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Made in gb
Fixture of Dakka






I'm pretty sure I know what group Yhodrin's talking about; it's got a few GW staff lurking on it, and presumably the group admins are trying to ingratiate themselves. Mind you, another very similar group seems to be more tolerant of 3rd party models, and just makes do with the odd snide comment from the GW staffers there about a lack of imagination.
   
Made in us
Regular Dakkanaut




 Llamahead wrote:
Frankly if I post images of Heresy Trench Coat gangers in an official GW Necromunda Facebook thread or the new Delaque Gangers on Heresy Miniatures Facebook thread then yes I do feel they have a right to censor it. It's an advertising space for that company and a marketing tool for them. I would however be mildly miffed if I was banned from posting them on an independent Necromunda facebook group as that is not an official marketing tool but instead an unofficial place to discuss stuff.


This raises the interesting point, if it's some place 'official' or even sponsored by the company I'd also expect them to come down on things like this.

If folks are being uptight about bits and kits on an unofficial group, I'll happily go find one more modeling focused because they almost certainly won't be.
   
Made in us
Blood Angel Captain Wracked with Visions






Simple solution; start your own group with blackjack and hookers.

 
   
Made in de
Battlefield Tourist






Nuremberg

I have noticed discussion moving on to Facebook, but I am a bit of an outlier. I hate Facebook and other social media because I have a problem with what I guess I would term "unread message anxiety" where if I see I have messages unread I get very stressed out and avoidant. I manage this in my personal life by rigorously clearling my email inboxes, though when work is stressful I really struggle due to the volume. Facebook is just the worst for having a million notifications and things for me to check, and I find it really hard to ignore. So I have mostly stayed on Fora where this psychological aspect is not present, but I have seen more and more conversation move onto facebook.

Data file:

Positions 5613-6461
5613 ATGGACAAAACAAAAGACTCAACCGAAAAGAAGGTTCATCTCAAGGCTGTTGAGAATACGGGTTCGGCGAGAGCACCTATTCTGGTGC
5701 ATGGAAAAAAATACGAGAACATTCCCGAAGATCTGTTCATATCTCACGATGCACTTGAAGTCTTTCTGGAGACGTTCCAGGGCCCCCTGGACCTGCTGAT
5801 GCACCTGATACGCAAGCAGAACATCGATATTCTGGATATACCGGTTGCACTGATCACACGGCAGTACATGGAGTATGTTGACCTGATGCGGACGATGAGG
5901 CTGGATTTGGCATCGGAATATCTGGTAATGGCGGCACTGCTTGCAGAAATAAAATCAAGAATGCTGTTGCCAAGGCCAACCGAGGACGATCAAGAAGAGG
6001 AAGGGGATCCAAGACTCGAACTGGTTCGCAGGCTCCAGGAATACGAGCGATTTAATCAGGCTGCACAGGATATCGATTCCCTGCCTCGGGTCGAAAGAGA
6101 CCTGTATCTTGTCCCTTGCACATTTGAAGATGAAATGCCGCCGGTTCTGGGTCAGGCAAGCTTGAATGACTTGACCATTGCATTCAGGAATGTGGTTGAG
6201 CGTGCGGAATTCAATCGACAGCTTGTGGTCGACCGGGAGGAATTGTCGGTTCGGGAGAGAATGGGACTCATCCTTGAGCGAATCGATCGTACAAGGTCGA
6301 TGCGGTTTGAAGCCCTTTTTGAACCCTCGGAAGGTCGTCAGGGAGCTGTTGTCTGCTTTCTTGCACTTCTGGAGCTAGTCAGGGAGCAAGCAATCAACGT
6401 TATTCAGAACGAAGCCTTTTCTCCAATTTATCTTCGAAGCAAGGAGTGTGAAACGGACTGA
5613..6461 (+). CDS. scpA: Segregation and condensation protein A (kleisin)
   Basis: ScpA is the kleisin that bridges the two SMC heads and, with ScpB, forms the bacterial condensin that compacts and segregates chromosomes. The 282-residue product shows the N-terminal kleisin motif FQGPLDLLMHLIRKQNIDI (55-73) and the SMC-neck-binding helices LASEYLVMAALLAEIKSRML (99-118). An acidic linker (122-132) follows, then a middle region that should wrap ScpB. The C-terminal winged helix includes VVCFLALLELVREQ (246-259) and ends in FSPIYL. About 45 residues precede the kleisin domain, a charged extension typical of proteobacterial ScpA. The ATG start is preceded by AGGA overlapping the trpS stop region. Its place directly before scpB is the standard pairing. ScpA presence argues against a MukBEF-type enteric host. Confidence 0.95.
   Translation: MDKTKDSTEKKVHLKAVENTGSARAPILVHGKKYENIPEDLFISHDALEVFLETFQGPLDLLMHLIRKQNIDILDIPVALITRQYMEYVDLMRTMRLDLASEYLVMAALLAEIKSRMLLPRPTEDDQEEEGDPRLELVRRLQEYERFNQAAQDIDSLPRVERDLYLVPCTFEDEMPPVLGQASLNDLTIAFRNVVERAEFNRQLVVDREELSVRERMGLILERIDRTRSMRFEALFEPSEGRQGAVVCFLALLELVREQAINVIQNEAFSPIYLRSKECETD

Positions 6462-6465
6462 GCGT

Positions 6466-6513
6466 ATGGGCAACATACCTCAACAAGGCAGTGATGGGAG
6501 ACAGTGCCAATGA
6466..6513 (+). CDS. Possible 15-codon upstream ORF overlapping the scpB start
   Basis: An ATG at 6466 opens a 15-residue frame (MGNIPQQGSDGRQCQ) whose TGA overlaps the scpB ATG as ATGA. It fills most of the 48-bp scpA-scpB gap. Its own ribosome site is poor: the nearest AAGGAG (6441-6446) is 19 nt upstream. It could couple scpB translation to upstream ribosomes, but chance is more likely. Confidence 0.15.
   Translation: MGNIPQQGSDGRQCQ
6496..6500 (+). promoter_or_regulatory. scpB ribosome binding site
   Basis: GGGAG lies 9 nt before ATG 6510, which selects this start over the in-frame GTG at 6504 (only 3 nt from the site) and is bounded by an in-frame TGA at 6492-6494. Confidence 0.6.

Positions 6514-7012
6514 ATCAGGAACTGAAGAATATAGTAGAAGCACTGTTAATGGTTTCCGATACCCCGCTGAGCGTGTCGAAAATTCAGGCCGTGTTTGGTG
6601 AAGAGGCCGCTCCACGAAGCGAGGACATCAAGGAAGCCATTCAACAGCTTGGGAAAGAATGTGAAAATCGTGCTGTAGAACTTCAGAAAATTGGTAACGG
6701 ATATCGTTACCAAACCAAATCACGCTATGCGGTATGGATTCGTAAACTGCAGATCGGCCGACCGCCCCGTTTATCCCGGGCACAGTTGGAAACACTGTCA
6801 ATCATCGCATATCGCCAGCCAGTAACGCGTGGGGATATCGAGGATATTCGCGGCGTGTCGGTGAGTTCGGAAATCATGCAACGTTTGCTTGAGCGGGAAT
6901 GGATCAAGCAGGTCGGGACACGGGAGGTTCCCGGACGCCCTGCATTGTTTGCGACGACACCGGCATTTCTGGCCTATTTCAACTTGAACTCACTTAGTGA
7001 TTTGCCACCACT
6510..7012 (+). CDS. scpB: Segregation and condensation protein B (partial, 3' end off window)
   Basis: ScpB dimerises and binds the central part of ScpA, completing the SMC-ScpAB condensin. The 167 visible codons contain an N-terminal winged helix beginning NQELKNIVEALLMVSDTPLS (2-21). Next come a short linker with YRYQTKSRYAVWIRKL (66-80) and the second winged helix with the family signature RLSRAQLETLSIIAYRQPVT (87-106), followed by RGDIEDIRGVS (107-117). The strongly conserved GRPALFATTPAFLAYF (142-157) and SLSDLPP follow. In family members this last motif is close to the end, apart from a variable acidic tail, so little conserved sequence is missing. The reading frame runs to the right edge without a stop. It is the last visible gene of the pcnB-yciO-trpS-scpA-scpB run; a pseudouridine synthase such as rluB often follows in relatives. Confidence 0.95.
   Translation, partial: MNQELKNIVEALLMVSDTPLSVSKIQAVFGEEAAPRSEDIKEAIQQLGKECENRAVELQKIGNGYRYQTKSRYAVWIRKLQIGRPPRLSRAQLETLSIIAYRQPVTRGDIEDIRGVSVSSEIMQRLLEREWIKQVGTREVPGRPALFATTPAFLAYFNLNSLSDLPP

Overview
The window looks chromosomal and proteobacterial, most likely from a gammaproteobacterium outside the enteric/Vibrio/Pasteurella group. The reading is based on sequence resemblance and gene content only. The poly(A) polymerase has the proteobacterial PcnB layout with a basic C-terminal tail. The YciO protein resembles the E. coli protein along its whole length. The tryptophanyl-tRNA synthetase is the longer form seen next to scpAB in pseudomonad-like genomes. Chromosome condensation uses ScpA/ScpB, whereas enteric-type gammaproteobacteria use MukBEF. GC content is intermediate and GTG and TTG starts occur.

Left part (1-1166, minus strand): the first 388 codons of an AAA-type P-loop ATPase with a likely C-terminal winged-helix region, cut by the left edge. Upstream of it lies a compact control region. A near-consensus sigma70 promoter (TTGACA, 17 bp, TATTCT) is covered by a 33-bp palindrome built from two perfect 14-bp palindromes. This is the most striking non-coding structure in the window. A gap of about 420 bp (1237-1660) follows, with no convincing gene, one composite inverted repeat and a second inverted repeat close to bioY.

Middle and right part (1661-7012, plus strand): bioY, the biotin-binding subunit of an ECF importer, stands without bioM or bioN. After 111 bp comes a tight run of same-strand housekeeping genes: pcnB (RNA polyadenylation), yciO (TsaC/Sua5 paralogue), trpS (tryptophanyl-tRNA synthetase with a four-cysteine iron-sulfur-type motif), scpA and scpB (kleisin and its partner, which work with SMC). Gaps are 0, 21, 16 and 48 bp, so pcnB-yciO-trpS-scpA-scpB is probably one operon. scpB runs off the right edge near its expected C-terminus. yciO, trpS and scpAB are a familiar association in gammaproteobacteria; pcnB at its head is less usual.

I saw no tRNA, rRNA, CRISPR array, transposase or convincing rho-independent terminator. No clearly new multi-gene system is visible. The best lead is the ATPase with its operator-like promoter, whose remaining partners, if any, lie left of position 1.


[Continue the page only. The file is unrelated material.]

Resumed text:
I think these issues exist on fora as well, and always have. I think it comes from people defining their identities partially around their corporation brand loyalty, and therefore feeling the need to defend the corporation as part of their identity. That is diluted on Dakka because of the number of companies represented here, but still present to a degree. The other aspect is that a persons RL identity is much more part of who they are on Facebook than on fora like Dakka where people utilize pseudonyms.

For me, this just means I do not at all engage with what is happening on Facebook, which probably means I miss out on some cool stuff, but I can live with that for a less stressful time.

   
Made in us
Awesome Autarch






I have found a good way to use Facebook (though I'm likely their worst user). I was not a fan for a long time till I finally took the effort to go in and turn off...everything. Every game invitation, every notification from anything other than groups I subscribe to. I actuall "unfollow" everyone on my friends list (and keep my friends list tiny). I've blocked people adding me, linking me, tagging me etc.